Vladimir Putin-linked mercenary group will be put on par with Isil and al-Qaeda, after death of its leader Yevgeny Prigozhin
By Charles Hymas, HOME AFFAIRS EDITOR
5 September 2023 •
Proscription will make it a criminal offence to belong to Wagner, attend its meetings, encourage support for it or carry its logo in public, similar to other terrorist groups. Offences under the ban can carry jail terms of up to 14 years.
It also means that Wagner’s assets and finances can be categorised as terrorist property and seized. It will have implications for Wagner’s ability to raise money if any funds went through financial institutions in Britain.
The future of the group – said to number around 25,000 – remains uncertain after its founder and head Yevgeny Prigozhin and his inner circle died in a plane crash caused by a suspected explosion on board.
Its battle-tested fighters are said by some to be too valuable to be disbanded and let go. Observers say that it is unclear if the Kremlin will try to preserve Wagner under new management or create fully-fledged replicas.
A draft proscription order is due to be laid against the Wagner Group in Parliament on Wednesday.
‘They are terrorists, plain and simple’
Suella Braverman, the Home Secretary, said: “Wagner is a violent and destructive organisation which has acted as a military tool of Vladimir Putin’s Russia overseas. While Putin’s regime decides what to do with the monster it created, Wagner’s continuing destabilising activities only continue to serve the Kremlin’s political goals.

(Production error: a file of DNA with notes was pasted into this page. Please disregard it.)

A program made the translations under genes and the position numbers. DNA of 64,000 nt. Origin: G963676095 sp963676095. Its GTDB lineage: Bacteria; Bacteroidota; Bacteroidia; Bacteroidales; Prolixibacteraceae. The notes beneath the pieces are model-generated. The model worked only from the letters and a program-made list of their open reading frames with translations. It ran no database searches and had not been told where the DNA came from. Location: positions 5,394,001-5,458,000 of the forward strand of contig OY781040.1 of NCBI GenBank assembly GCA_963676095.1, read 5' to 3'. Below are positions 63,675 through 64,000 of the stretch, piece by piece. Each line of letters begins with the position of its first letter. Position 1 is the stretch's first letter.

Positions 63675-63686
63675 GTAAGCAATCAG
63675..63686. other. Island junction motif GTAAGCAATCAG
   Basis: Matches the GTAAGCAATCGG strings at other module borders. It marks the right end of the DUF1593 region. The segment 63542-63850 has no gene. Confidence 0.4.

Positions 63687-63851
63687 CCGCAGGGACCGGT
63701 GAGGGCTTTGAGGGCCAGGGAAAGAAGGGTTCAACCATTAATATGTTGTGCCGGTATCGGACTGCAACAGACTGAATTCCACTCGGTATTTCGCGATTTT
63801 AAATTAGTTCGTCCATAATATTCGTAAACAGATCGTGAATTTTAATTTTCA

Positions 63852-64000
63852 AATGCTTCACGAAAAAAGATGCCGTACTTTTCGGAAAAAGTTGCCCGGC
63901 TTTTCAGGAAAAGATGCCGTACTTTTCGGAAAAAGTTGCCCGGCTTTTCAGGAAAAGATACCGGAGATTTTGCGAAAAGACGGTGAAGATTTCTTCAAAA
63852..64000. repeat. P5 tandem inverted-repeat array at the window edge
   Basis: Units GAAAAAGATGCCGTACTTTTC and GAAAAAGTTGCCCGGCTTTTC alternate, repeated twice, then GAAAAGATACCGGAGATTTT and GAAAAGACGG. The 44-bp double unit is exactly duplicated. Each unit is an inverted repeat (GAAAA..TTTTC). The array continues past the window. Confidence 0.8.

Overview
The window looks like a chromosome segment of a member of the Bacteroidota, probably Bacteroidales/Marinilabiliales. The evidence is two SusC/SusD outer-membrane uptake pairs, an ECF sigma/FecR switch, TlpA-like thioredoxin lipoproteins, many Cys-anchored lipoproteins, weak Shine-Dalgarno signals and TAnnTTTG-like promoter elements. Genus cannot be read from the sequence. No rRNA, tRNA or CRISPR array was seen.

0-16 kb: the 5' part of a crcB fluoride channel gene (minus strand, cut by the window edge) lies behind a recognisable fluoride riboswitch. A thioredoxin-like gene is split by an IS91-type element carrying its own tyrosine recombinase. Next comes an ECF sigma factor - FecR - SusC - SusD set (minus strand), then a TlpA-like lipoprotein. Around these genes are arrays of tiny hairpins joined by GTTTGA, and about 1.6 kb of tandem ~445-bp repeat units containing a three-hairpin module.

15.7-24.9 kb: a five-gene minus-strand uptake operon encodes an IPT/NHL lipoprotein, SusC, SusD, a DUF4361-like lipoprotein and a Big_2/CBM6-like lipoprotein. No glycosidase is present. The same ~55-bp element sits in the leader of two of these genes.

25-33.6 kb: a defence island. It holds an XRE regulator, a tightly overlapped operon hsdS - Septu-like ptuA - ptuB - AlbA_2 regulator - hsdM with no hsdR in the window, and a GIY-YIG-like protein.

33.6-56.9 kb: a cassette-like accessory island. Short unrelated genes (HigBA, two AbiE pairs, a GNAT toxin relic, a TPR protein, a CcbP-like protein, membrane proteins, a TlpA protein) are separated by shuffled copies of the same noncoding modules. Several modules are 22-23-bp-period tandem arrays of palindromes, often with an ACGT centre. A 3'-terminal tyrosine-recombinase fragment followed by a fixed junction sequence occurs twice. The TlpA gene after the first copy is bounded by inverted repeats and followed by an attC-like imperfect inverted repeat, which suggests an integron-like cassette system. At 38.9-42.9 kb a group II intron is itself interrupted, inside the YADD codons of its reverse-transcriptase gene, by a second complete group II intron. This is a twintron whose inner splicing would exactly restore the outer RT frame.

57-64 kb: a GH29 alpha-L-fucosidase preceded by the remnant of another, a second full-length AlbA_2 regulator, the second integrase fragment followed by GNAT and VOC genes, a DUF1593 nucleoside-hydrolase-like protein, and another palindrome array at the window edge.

“They are terrorists, plain and simple – and this proscription order makes that clear in UK law. Wagner has been involved in looting, torture and barbarous murders. Its operations in Ukraine, the Middle East and Africa are a threat to global security.
“That is why we are proscribing this terrorist organisation and continuing to aid Ukraine wherever we can in its fight against Russia.”
Wagner, often referred to as a private military company, came to international attention after the Russian annexation of Crimea in 2014 and has been accused of human rights abuses.
There has not been evidence that Wagner or individuals linked to it are operating in Britain since the war in Ukraine started and proscription is largely seen as a symbolic move.
However, Government sources said that there had been “suspicions” that the group had helped launder money out of Britain along with organised crime groups after financial sanctions were imposed against Russian oligarchs and Putin allies in the wake of the war.
Labour has previously backed such a move. David Lammy, the shadow foreign secretary, said: “It is only right that the government appears to be finally listening to Labour’s calls for its proscription as a terrorist organisation.”